WITH national elections less than two months away, Argentine President Ra'ul Alfons'in is struggling to keep afloat an economy weighed down by high inflation, a weakening currency, and one of the world's largest foreign debts. Aware of the threat the $58 billion debt poses to stability, officials and bankers here have welcomed United States Treasury Secretary Nicholas Brady's new plan of debt relief for third-world countries. But they worry that because of election-time uncertainties, Argentina will be out of the running for the plan's benefits in the foreseeable future.
``This is a very important step forward,'' says Deputy Economy Minister Mario Brodersohn with enthusiasm. ``It marks a breakthrough, and I am only sorry this government will not be able to take advantage of it. We have been insisting on the need for debt relief for five years now.''
Officials with Argentina's creditor banks are equally gladdened by the move.
``The only sensible reaction is hopeful expectation,'' says Charles Rowe, a senior official at the Bank of Boston. ``The powers that be are acknowledging the seriousness of the situation, and that there is really no solution on the present basis.''
The country has not repaid any capital on its commercial debt since 1978, and a year ago it stopped paying interest, too. By the end of this year, according to one creditor bank's figures, Buenos Aires will be $5.3 billion behind in interest payments to its commercial lenders.
The Central Bank stopped paying interest when a deal with the International Monetary Fund (IMF) went sour after only a few months in early 1988. The IMF suspended a $1.2 billion loan after Argentina did not meet the economic performance conditions on which the loan was based.
And there, for Argentina, is the rub of the Brady plan: If the IMF puts up the money with which Argentina can buy back some of its debt at a discount, as the plan suggests, the international lender is going to insist on the very austerity measures that the government has always resisted because of their social cost.
This element of the plan led the powerful trade union confederation to immediately reject the proposals as ``a disguise for a new plan which will mean increased suffering for the debtor peoples.''
THOUGH details of the Brady plan are still unclear, there is no doubt the proposals will apply only to countries prepared to put their house in order along the IMF's usual belt-tightening lines.
In Argentina, that will mean increasing the prices of public utilities, eliminating government subsidies, selling off inefficient state-owned monopolies, and unifying the three-tiered foreign exchange rate. The immediate impact of such moves would be higher prices and fewer jobs, an explosive mixture as Venezuelan President Carlos Andr'es P'erez discovered when he began implementing an IMF austerity package late last month, triggering riots in which hundreds died.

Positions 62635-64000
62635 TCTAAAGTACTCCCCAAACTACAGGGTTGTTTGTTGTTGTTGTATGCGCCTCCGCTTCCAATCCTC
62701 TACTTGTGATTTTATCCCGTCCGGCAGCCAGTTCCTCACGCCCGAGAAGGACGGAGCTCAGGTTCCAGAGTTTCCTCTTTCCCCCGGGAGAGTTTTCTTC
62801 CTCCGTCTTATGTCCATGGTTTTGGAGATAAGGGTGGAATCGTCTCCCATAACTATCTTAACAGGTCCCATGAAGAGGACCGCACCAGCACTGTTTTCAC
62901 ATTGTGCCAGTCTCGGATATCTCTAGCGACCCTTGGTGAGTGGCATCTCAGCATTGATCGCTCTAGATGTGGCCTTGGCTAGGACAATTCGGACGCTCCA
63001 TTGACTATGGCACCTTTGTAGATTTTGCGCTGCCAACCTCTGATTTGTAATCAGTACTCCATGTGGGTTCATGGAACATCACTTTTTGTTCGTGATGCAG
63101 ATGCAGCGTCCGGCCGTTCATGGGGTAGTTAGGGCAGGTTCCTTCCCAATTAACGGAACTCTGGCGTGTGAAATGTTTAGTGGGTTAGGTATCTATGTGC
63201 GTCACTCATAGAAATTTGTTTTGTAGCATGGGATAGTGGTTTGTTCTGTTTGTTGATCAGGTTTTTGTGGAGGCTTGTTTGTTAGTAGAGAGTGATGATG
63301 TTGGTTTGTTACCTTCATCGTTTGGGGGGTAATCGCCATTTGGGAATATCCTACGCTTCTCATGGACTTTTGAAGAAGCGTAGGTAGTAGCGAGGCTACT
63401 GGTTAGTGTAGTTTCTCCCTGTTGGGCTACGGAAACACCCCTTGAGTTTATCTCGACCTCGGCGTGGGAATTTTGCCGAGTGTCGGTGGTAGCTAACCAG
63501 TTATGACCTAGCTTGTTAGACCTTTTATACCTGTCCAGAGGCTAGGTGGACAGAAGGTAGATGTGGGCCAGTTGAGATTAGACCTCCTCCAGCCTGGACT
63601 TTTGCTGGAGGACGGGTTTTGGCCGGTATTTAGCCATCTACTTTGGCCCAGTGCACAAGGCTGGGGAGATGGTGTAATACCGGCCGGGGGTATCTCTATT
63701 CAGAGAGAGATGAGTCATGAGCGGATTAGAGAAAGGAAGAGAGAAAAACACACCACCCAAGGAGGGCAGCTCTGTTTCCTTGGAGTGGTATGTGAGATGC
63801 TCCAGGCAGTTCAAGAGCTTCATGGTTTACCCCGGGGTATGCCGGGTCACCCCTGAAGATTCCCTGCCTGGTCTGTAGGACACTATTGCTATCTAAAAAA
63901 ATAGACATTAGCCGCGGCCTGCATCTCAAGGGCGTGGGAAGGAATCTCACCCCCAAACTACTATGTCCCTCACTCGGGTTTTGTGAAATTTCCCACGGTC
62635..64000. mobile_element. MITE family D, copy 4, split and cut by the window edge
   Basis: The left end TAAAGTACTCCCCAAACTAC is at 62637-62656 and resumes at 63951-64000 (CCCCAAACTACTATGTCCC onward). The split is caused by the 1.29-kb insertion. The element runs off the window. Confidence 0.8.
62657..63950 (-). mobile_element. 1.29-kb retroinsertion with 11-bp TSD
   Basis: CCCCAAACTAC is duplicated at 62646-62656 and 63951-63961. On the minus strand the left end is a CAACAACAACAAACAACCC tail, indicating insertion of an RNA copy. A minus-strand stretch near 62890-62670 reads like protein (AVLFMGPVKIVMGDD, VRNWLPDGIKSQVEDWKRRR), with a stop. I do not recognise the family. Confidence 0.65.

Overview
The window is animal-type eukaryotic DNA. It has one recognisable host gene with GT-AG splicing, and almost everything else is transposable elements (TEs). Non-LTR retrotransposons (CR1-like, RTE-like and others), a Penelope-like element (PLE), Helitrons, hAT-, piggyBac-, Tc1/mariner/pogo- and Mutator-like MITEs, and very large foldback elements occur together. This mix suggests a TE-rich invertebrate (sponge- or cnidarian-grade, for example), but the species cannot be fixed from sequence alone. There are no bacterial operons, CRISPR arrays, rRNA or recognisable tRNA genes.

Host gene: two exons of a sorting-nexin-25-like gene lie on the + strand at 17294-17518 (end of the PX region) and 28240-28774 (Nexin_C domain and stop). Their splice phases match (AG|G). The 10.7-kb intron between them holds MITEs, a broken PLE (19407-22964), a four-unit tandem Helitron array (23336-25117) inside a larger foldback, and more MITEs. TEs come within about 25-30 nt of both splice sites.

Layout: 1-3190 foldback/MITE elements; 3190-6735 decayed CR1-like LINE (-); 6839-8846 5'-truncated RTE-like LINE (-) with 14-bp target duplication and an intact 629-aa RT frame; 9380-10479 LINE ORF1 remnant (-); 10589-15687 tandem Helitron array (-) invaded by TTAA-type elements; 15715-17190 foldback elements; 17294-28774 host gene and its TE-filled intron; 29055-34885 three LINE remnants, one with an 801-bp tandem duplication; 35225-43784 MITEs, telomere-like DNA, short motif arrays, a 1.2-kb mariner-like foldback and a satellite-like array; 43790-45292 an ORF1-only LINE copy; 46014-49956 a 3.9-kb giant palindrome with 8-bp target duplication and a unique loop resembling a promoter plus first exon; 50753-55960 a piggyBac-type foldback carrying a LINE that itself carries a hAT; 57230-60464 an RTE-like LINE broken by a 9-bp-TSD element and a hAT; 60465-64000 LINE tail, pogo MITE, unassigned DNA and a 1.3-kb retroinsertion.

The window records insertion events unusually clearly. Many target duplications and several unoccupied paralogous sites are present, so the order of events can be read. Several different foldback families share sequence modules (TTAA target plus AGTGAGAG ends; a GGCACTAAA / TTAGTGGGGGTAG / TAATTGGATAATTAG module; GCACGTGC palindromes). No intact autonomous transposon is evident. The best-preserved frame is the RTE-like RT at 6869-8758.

President Alfons'in is clearly not about to risk such an outbreak at this time. But even after the May 14 polls, the country seems unlikely to be in a position to make hard economic choices.
Whether the next president is ruling Radical Party candidate Eduardo Angeloz, who has been warning of the need for painful structural reforms in the economy, or Peronist front-runner Carlos Menem, who has been ambivalent, he will not take office until Dec. 10. So, for seven months, a lame-duck government will finish out its term.
``Nineteen eighty-nine is not a year for structural reform in Argentina,'' says Juan Luis Bour, head of a pro-business think tank. ``Only when the new government takes over will we be able to think about how Argentina will make the changes needed,'' if it is to join in the Brady plan.
In the meantime, Argentine eyes will be fixed on Venezuela and Mexico, two Latin countries with new governments and ongoing negotiations with the IMF, that are likely to be test cases for the Brady plan.
``The problem is that all the details are missing, still,'' says a senior Economy Ministry official. ``How it is implemented is as important as the plan itself. The good thing about Brady's plan is what he has said; the bad thing is what he hasn't said yet.''
How the plan works out will also have considerable bearing on how commercial banks react to it, says an official at one of Argentina's biggest creditor banks.
``The Brady plan offers fresh money to debtors. It offers conditionality governing that money, and it offers debt relief,'' says the official. ``The banks have always wanted the first two components, but we don't yet know what weight they will have in the plan, and what weight the relief component will have.''
The Brady plan already offers one advantage, says think- tank chief Bour. For a year, since its IMF agreement collapsed, Argentina has been locked out of the international financial system for failing to repay its commercial creditors, he points out. ``So for Argentina, any global approach to the debt problem, like Brady's, has to be positive and welcome,'' Bour says, ``because it offers the country a way back in, a way back to the negotiating table.''